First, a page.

2.   Average monthly payroll costs (only applies to businesses with employees)

 

Here’s a guide on what may classify as payroll expenses:

 

  • Payroll costs include: employee salary, wages and commissions; payment of cash tips; payment of vacation; parental, family, medical or sick leave; allowance for dismissal or separation; payment required for group health benefits (including insurance premiums); or payment of state or local tax assessed on employee compensation; and for sole proprietors or independent contractors, income or compensation not in excess of

$100,000 per employee.

  • Payroll costs exclude: compensation of an individual person in excess of

$100,000 (when annualized); compensation to an employee whose principal residence is outside of the U.S.; qualified sick leave for which a credit is allowed under Section 7001 of the Families First Coronavirus Response Act; and qualified family leave wages for which a credit is

 

allowed under Section 7003 of the Families First Coronavirus Response Act.

  • Show your work. Borrowers must “show their work” on how they calculated the requested loan amount, and retain the supporting documentation used to get to that

 

3.   Proof of Payroll Costs (or Self Income)

 

  • If you have employees (even as a partnership), you must provide one of these documents:
    • IRS Form 940
    • IRS Form 941 (Please note this is a quarterly form, so you must include all four quarters unless you were established less than a year ago. If that is the case, then you need to provide a Form 941 for every quarter since you were established
    • IRS Form 944
    • Payroll processor records from a PEO (Professional Employer Organization)
  • If you are a partnership without employees, you must provide:
    • 2019/2020 Schedule K-1 (IRS Form 1065). [See here for more info.] Check profit noted on line 14a. If you have no employees and line 14a is $0 or less, you do not qualify for a PPP
  • If you are self-employed as a sole proprietor or independent contractor without employees, you must provide a 2019 IRS Form 1040 Schedule C, to prove your own income. Check profit noted on line 31. If line 31 shows

$0 or less, you do not qualify for a PPP loan.

  • Proof of health insurance payments may also be accepted (but are not required) as part of the lender’s document review and loan calculation process. For Sole Proprietors & Independent Contractors, receipts and invoices showing payments can be in your name. All other types of companies should share receipts, invoices, or a PEO report if available in the name of the business (not your own name).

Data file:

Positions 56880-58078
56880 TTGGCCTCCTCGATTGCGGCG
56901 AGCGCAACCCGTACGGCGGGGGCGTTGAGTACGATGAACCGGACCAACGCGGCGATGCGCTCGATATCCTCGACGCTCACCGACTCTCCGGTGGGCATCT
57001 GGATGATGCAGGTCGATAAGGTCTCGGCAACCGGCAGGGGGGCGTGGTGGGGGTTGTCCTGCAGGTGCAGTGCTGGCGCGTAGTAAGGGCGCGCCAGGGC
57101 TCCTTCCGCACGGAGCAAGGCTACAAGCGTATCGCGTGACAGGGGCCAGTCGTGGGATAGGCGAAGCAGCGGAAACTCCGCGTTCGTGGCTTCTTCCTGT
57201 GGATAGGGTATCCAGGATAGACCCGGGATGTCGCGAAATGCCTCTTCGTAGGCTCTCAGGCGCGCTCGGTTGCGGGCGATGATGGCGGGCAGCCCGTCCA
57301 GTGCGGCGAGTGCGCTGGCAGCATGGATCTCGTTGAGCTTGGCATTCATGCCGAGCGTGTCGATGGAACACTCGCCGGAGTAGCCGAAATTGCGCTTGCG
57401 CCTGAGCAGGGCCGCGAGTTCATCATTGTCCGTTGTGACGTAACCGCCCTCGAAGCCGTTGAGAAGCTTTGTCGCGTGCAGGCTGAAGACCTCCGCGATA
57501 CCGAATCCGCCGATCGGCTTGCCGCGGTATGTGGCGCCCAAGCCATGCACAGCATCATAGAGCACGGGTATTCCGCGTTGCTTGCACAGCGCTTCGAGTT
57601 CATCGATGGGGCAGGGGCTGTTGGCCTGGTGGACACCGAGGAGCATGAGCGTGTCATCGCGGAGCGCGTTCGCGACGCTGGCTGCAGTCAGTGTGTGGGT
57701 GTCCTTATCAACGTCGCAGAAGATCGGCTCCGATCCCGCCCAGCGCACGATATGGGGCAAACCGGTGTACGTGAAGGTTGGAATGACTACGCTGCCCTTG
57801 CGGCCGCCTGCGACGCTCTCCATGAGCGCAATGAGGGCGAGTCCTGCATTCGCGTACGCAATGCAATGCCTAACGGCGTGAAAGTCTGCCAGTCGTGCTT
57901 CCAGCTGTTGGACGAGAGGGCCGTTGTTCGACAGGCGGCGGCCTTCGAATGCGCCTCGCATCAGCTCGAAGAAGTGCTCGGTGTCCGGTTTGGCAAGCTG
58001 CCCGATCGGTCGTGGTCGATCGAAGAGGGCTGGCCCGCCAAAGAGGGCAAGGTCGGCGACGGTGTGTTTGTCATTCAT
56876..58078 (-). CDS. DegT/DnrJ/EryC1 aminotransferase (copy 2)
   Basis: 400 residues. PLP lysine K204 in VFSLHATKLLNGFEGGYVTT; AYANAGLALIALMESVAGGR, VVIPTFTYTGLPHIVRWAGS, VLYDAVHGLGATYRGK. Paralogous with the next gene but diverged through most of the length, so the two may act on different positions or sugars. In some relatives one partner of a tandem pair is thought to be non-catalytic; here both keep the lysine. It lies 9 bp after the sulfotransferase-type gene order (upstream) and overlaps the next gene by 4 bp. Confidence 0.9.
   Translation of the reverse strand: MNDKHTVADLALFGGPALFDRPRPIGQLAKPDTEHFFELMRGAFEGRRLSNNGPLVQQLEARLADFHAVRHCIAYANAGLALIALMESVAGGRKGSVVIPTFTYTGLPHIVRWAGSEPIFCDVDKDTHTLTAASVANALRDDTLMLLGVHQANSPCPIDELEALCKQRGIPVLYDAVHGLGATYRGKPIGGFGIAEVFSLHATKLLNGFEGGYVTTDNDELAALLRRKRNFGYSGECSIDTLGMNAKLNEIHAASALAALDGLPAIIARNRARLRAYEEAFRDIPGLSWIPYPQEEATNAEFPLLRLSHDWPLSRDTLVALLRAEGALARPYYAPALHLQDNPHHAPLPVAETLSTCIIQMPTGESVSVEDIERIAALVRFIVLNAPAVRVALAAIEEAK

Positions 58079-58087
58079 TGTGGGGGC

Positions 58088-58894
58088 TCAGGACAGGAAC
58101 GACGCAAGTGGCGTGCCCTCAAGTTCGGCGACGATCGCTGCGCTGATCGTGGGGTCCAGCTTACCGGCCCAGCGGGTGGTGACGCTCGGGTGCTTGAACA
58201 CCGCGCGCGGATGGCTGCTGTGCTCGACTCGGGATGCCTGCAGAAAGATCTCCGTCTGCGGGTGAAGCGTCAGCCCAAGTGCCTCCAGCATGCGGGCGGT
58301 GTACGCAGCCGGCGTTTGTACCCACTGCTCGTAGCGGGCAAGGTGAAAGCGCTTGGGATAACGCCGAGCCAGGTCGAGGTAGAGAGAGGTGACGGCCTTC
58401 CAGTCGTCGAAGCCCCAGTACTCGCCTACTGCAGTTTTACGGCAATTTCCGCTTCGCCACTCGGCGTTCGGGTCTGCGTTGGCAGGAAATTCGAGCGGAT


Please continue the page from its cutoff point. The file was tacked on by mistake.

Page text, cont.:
4.   Proof of Ownership

 

You must provide each owner’s name and Social Security Number (SSN), Taxpayer Identification Number (TIN), or Employer Identification Number (EIN), plus one of these documents listed below, as applicable to your business type. (If your business has more than one owner over 20%, you must list the percentage of all owners).

 

  • For corporations (with employees) and partnerships:

 

  • Articles of incorporation (with SSN) if they show ownership, and must show % of ownership to be
  • Bylaws or operating agreement if they show ownership, and must show % of ownership to be
  • For Sole Proprietors and Independent Contractors:
    • 2019 IRS Form 1040 Schedule C that shows business name and owner name, or
    • 2018 IRS Form 1040 Schedule C may be acceptable if the primary owner provides a written statement that ownership has not changed since 2018 or detailing how the ownership has
    • IRS Form W9 (for Independent Contractors only).

 

5.   Unexpired, Government-issued Driver’s License or Passport for All Owners Over 20%

 

Each owner must be accounted for in the PPP application form. Along with each owner’s TIN, EIN, or SSN, lenders will also require a government-issued ID such as a Passport or a state-issued Driver’s License.

 

6.   Proof of Business Operation and Active Status with Secretary of State

 

To verify that your business is Active and in Good Standing, you need to provide either a pdf or just a screenshot of the certificate from the Secretary of State website showing your business is both Active and in Good Standing. It must be current for the month you apply for the PPP loan.

 

Note: this certificate is not required for Independent Contractors and Sole Proprietors. However, to prove you were in operation as a sole proprietor or contractor, you’ll need to provide a 2020 invoice, bank statement, or book of record establishing that you were in operation on or around February 15, 2020.